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The Lost Village of Imber

Heritage Interpretation

The Lost Village of Imber Heritage Interpretation

Heritage Interpretation

The bell tower

Hanging banners

view from St Gile's tower

Tucked away in the midst of the military base on Salisbury Plain, Wiltshire, is the long-forgotten village of Imber. With an almost mythical status, people will travel from all over the world to make the pilgrimage to the church of St Giles, one of the few remaining original village buildings, juxtaposed eerily between the empty shells of the mock houses that serve as the props for military exercises.

Remembering Imber
The earliest records of a settlement at Imber date from 967, though there is evidence for habitation from 1000BC. For many years life was simple and the population small numbering just 50 in 1086, climbing to near 450 in 1851 at its peak. Military activity began in 1897 as the War Office began buying up farmland. The village was evacuated in November 1943 to facilitate training of American troops for the D-Day landings.

    “…the residents were evicted just before Christmas 1943, never to return…”

Interpretation panels and banners
Imber represents but a small gem in English heritage. It is a tale of curiosity and a snapshot of remote rural life as it once was. Our role was to develop interpretation panels to capture the stories of Imber life, to be displayed at the church of St Giles, one of the few remaining and safe buildings.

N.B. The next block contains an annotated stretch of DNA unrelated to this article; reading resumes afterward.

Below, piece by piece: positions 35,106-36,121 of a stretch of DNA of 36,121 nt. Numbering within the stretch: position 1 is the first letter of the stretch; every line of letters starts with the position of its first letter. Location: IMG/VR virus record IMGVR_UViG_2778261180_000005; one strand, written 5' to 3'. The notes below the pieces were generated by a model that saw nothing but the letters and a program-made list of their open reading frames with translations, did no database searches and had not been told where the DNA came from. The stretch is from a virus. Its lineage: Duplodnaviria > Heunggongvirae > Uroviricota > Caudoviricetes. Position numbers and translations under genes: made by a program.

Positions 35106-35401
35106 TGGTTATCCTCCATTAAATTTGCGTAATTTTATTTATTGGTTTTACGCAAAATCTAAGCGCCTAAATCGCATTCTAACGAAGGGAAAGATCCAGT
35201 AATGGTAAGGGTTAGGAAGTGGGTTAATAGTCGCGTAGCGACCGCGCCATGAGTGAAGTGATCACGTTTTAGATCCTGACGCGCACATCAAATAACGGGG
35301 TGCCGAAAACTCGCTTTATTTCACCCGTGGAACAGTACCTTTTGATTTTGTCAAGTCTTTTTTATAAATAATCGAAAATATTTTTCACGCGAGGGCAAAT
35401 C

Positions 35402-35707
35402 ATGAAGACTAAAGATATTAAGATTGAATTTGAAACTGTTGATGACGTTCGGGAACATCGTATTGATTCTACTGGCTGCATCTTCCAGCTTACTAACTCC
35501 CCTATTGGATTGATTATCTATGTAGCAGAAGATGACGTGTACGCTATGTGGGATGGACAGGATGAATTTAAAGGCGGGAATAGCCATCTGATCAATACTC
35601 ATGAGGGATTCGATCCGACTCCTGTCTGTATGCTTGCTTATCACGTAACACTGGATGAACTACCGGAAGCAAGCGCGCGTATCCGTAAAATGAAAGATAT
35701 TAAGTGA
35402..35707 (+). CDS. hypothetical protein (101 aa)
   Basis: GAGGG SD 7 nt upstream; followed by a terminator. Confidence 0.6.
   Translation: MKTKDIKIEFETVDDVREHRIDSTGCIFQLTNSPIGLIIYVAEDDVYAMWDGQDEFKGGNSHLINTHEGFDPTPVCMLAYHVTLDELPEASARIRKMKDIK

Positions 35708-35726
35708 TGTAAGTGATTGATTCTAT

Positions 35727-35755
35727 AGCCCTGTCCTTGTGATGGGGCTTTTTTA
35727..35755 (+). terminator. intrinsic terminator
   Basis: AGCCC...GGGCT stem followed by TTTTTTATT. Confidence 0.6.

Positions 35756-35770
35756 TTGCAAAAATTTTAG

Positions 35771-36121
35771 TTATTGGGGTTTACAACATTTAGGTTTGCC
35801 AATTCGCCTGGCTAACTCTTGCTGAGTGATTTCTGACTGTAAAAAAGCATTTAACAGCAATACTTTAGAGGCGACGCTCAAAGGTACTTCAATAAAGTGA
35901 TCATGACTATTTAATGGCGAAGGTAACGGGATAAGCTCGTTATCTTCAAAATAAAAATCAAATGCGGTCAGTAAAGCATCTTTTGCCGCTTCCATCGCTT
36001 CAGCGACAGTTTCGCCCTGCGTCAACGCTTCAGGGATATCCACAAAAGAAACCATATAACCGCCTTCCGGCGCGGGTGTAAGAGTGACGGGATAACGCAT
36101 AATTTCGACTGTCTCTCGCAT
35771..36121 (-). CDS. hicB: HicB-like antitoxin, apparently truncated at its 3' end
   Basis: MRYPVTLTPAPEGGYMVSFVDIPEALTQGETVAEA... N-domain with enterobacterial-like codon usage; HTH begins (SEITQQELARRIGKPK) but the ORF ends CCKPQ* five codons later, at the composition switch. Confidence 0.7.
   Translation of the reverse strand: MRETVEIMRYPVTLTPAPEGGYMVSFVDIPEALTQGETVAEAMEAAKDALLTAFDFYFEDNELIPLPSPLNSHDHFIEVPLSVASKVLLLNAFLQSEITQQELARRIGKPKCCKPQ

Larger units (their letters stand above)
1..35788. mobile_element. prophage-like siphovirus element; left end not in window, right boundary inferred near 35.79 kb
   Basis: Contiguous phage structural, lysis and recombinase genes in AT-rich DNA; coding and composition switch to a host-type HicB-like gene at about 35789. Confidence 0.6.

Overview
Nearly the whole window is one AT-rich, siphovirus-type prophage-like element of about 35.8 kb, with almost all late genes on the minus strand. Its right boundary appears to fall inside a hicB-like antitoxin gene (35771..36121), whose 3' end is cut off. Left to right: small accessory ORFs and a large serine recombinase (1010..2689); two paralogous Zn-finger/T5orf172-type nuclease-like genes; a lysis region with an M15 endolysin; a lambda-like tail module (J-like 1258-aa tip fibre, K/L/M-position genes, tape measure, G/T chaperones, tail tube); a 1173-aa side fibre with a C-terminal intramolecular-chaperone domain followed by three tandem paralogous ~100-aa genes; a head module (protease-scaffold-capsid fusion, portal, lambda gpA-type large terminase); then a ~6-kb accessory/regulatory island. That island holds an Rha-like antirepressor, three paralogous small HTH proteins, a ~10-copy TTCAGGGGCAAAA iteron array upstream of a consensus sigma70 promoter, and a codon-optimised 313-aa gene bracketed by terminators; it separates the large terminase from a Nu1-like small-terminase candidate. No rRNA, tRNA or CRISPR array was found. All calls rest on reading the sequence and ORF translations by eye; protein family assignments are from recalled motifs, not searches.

Working with local volunteer, Peter Lankester, the Churches Conservation Trust and interpretation specialist Rowena Riley, we prepared a series of themed panels. These were mounted on free-standing easels, for the older parts of the church where interventions are not permitted, with larger hanging banners in the newer chancel, to make in the most of the available space.

St Giles is a grade 1 listed building and so interpretation needed to be applied sensitively. Easels are stable and portable, in fact, all of the information panels are designed to be removable to allow for renovation work, or storage elsewhere during the damp winter months. The panel sets were supplied with waterproof protective covers precisely for this purpose.

Interpretation panels

The famous Imber bus

The famous Imber bus

Imber bell tower

The bell tower

medieval graffiti

medieval graffiti

wall hanging information

Hanging pennants

St Giles, Imber lost village

St Giles, Imber

The Imber Experience
Access to Imber is strictly limited and by permission of the M.O.D. only. Each year, specific dates are released and must be booked in advance. On other days, you will find the barrier closed and locked, to protect the public from military training activity. To find out about visiting times, please check here.

The famous Imber bus
One of the most interesting ways to visit Imber is via the Imber bus. This is a once-a-year special service laid on by volunteer bus drivers. Begun in 2009 with 4 buses, the service has grown to a  convoy of Routemaster buses, vintage and new, numbering a quite remarkable 28 in 2021. Find out more here.

Call 020 8398 4663 for a no obligation consultation or quotation


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